Understanding genetic variation is key to gain insight into biological and potential disease-associated mechanisms. To this end, state-of-the-art high throughput sequencing technology is essential to determine an individual’s DNA sequence. Initially, the Institute of Human Genetics used the Sanger chain-terminating dideoxynucleotide method to sequence single genes. In 2009, the Institute established the RetChip, a first multigene panel chip to sequence retinal disease genes, followed in 2012 by a first Ion Torrent next-generation sequencing system. The latter systems allowed the sequencing of many genes in parallel and with reduced costs in time and personell. The capacity was then extended by acquisition of a sequencing platform with MiSeq and NextSeq 550 apparatuses. This enables us to perform RNA sequencing (RNA-Seq) and whole-exome sequencing (WES) analyses.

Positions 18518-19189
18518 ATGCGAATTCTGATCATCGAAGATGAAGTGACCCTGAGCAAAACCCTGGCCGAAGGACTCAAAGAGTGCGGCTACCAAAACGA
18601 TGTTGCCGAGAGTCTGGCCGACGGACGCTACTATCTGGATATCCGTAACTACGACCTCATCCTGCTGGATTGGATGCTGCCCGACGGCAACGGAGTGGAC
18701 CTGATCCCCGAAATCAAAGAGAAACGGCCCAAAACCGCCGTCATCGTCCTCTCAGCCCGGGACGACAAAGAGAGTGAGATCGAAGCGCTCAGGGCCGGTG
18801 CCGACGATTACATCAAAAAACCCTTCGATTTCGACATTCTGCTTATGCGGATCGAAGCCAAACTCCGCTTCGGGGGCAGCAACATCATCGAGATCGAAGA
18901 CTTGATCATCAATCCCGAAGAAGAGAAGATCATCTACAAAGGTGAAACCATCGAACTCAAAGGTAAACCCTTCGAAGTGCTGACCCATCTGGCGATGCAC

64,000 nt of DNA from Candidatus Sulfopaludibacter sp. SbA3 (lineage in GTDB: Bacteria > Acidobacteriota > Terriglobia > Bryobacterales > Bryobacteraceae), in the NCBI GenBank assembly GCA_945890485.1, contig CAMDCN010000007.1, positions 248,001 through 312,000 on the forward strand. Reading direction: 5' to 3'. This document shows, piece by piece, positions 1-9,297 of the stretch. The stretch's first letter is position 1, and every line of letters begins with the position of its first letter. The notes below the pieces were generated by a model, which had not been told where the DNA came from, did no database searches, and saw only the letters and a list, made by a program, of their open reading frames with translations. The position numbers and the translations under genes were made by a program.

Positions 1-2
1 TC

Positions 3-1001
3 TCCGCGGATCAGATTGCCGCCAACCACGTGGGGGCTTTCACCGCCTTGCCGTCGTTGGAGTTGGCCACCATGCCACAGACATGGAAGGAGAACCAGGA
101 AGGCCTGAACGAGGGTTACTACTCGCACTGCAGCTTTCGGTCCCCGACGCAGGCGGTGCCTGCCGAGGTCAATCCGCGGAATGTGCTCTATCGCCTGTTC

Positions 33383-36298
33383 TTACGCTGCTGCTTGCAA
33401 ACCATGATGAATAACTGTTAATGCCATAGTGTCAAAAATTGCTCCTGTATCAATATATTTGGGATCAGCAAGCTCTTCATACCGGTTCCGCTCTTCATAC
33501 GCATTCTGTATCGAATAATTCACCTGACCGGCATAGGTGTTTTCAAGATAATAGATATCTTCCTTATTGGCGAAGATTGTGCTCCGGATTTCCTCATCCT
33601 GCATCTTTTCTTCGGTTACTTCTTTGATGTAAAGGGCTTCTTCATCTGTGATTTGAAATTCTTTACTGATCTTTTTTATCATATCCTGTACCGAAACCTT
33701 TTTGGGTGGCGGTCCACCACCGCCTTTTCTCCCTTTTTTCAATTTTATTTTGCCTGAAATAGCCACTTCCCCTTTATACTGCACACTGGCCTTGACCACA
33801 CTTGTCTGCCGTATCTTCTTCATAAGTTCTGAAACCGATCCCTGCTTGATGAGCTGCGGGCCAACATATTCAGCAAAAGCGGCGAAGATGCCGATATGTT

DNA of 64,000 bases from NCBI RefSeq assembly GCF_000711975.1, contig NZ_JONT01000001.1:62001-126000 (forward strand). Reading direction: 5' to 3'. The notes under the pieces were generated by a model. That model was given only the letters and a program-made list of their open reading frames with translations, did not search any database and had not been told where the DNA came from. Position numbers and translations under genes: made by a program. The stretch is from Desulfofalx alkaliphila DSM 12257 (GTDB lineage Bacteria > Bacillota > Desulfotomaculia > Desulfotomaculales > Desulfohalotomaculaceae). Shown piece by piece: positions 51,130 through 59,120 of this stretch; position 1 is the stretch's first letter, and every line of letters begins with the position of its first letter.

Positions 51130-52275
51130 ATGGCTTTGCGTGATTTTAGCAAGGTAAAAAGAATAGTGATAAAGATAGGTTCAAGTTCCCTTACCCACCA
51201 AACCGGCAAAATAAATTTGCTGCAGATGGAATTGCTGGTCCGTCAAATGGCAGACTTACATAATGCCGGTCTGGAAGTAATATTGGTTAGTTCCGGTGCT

With increasing sequence data accumulation and further demands on functional assessment of genetic variants, high throughput computational capacity becomes essential. We have many decades of experience with complex data and bioinformatic processing and evaluation of sequencing data.